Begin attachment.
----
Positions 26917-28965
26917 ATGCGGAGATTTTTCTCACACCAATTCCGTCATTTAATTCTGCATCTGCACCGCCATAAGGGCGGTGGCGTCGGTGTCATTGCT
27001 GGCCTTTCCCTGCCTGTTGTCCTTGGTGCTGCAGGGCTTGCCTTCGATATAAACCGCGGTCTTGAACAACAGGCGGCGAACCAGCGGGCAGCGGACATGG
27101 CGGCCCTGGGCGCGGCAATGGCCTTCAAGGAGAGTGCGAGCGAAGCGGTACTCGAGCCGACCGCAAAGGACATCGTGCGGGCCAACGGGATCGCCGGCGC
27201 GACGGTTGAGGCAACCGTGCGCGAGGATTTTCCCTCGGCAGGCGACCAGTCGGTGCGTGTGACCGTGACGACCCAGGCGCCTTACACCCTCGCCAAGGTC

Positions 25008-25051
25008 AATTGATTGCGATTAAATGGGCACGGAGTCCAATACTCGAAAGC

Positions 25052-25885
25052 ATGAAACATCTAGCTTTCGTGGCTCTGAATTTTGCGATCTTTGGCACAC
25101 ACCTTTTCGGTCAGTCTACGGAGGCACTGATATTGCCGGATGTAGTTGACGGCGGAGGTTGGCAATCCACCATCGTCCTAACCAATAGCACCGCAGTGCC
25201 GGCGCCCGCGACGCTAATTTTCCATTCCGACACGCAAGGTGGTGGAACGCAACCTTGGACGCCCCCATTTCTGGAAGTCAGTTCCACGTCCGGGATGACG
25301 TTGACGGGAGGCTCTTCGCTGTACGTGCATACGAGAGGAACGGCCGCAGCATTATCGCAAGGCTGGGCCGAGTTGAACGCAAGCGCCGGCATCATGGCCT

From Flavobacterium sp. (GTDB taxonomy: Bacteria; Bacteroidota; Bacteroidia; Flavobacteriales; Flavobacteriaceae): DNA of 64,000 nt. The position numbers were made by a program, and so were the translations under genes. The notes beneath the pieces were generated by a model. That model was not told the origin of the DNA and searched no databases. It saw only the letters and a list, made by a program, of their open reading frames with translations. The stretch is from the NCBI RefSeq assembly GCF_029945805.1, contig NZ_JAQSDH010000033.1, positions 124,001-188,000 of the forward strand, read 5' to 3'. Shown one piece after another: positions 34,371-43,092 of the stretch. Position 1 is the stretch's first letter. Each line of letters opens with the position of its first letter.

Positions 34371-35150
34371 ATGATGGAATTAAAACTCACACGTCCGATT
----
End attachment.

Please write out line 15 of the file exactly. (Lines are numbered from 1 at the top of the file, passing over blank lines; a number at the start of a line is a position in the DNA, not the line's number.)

34371 ATGATGGAATTAAAACTCACACGTCCGATT